US20050017629A1 - Light emitting devices based on hyperbranched polymers with lanthanide ions - Google Patents

Light emitting devices based on hyperbranched polymers with lanthanide ions Download PDF

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US20050017629A1
US20050017629A1 US10625301 US62530103A US2005017629A1 US 20050017629 A1 US20050017629 A1 US 20050017629A1 US 10625301 US10625301 US 10625301 US 62530103 A US62530103 A US 62530103A US 2005017629 A1 US2005017629 A1 US 2005017629A1
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light emitting
electron
locus
dendrimers
ln
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Alexei Vitukhnovsky
Sergei Krivoshlykov
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ALTAIR Center LLC
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    • HELECTRICITY
    • H05ELECTRIC TECHNIQUES NOT OTHERWISE PROVIDED FOR
    • H05BELECTRIC HEATING; ELECTRIC LIGHTING NOT OTHERWISE PROVIDED FOR
    • H05B33/00Electroluminescent light sources
    • H05B33/12Light sources with substantially two-dimensional radiating surfaces
    • H05B33/14Light sources with substantially two-dimensional radiating surfaces characterised by the chemical or physical composition or the arrangement of the electroluminescent material, or by the simultaneous addition of the electroluminescent material in or onto the light source
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    • C09DYES; PAINTS; POLISHES; NATURAL RESINS; ADHESIVES; MISCELLANEOUS COMPOSITIONS; MISCELLANEOUS APPLICATIONS OF MATERIALS
    • C09KMATERIALS FOR MISCELLANEOUS APPLICATIONS, NOT PROVIDED FOR ELSEWHERE
    • C09K11/00Luminescent, e.g. electroluminescent, chemiluminescent materials
    • C09K11/06Luminescent, e.g. electroluminescent, chemiluminescent materials containing organic luminescent materials
    • HELECTRICITY
    • H01BASIC ELECTRIC ELEMENTS
    • H01LSEMICONDUCTOR DEVICES; ELECTRIC SOLID STATE DEVICES NOT OTHERWISE PROVIDED FOR
    • H01L51/00Solid state devices using organic materials as the active part, or using a combination of organic materials with other materials as the active part; Processes or apparatus specially adapted for the manufacture or treatment of such devices, or of parts thereof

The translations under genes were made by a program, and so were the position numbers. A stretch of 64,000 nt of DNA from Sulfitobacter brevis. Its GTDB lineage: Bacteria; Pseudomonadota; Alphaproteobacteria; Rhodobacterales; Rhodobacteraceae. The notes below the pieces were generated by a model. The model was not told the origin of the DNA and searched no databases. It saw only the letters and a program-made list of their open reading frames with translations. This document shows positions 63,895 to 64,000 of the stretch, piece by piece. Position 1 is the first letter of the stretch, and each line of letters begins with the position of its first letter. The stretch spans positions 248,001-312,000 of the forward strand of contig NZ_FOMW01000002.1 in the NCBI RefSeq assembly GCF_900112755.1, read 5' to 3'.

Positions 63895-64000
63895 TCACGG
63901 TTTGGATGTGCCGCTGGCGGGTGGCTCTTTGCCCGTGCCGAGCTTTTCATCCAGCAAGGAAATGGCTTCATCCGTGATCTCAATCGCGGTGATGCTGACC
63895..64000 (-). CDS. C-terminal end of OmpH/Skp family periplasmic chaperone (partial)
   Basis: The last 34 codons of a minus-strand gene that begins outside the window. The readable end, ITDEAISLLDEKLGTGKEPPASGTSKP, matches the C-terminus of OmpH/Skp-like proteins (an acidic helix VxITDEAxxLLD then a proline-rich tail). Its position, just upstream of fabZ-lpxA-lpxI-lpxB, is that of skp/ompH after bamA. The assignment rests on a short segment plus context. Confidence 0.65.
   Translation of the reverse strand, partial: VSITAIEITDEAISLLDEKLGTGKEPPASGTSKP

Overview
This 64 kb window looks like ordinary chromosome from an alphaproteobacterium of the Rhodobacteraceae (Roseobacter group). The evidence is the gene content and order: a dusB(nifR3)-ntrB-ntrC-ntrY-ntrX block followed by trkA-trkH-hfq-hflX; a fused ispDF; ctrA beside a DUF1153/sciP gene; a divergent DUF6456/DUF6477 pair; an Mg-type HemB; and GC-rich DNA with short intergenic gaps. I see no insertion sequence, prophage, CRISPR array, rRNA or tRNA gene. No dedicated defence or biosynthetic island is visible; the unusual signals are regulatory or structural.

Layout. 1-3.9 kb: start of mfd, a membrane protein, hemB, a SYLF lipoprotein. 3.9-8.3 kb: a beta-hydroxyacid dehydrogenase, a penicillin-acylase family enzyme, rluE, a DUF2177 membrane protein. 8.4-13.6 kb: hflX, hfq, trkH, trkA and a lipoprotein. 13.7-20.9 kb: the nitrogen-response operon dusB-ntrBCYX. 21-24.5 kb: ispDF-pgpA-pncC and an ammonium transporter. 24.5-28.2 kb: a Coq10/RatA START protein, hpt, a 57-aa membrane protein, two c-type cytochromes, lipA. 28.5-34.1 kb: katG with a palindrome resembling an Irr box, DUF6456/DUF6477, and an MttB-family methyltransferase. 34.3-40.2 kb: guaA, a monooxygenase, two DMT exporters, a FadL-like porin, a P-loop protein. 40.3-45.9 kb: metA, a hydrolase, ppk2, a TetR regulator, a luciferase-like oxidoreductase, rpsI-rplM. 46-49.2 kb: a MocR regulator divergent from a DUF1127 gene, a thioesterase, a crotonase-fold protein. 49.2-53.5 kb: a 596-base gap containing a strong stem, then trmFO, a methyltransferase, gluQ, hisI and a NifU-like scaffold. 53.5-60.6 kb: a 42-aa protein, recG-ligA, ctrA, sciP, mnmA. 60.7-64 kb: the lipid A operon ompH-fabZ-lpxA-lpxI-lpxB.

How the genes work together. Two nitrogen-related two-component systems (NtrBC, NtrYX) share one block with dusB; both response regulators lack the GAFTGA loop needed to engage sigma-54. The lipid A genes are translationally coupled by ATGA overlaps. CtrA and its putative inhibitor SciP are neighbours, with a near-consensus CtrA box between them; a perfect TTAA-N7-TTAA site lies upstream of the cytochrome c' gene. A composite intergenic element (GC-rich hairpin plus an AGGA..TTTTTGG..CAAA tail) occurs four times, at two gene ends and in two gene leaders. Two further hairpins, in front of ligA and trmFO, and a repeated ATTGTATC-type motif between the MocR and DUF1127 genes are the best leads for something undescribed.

• H01L51/0032Selection of organic semiconducting materials, e.g. organic light sensitive or organic light emitting materials
    • H01L51/0034Organic polymers or oligomers
    • H01L51/0035Organic polymers or oligomers comprising aromatic, heteroaromatic, or arrylic chains, e.g. polyaniline, polyphenylene, polyphenylene vinylene
    • HELECTRICITY
    • H01BASIC ELECTRIC ELEMENTS
    • H01LSEMICONDUCTOR DEVICES; ELECTRIC SOLID STATE DEVICES NOT OTHERWISE PROVIDED FOR
    • H01L51/00Solid state devices using organic materials as the active part, or using a combination of organic materials with other materials as the active part; Processes or apparatus specially adapted for the manufacture or treatment of such devices, or of parts thereof
    • H01L51/0032Selection of organic semiconducting materials, e.g. organic light sensitive or organic light emitting materials
    • H01L51/0077Coordination compounds, e.g. porphyrin
    • H01L51/0078Phthalocyanine
    • HELECTRICITY
    • H01BASIC ELECTRIC ELEMENTS
    • H01LSEMICONDUCTOR DEVICES; ELECTRIC SOLID STATE DEVICES NOT OTHERWISE PROVIDED FOR
    • H01L51/00Solid state devices using organic materials as the active part, or using a combination of organic materials with other materials as the active part; Processes or apparatus specially adapted for the manufacture or treatment of such devices, or of parts thereof
    • H01L51/0032Selection of organic semiconducting materials, e.g. organic light sensitive or organic light emitting materials
    • H01L51/0077Coordination compounds, e.g. porphyrin
    • H01L51/0089Metal complexes comprising Lanthanides or Actinides, e.g. Eu
    • CCHEMISTRY; METALLURGY
    • C09DYES; PAINTS; POLISHES; NATURAL RESINS; ADHESIVES; MISCELLANEOUS COMPOSITIONS; MISCELLANEOUS APPLICATIONS OF MATERIALS
    • C09KMATERIALS FOR MISCELLANEOUS APPLICATIONS, NOT PROVIDED FOR ELSEWHERE
    • C09K2211/00Chemical nature of organic luminescent or tenebrescent compounds
    • C09K2211/18Metal complexes
    • C09K2211/182Metal complexes of the rare earth metals, i.e. Sc, Y or lanthanide
    • HELECTRICITY
    • H01BASIC ELECTRIC ELEMENTS
    • H01LSEMICONDUCTOR DEVICES; ELECTRIC SOLID STATE DEVICES NOT OTHERWISE PROVIDED FOR
    • H01L51/00Solid state devices using organic materials as the active part, or using a combination of organic materials with other materials as the active part; Processes or apparatus specially adapted for the manufacture or treatment of such devices, or of parts thereof
    • H01L51/50Solid state devices using organic materials as the active part, or using a combination of organic materials with other materials as the active part; Processes or apparatus specially adapted for the manufacture or treatment of such devices, or of parts thereof specially adapted for light emission, e.g. organic light emitting diodes [OLED] or polymer light emitting devices [PLED];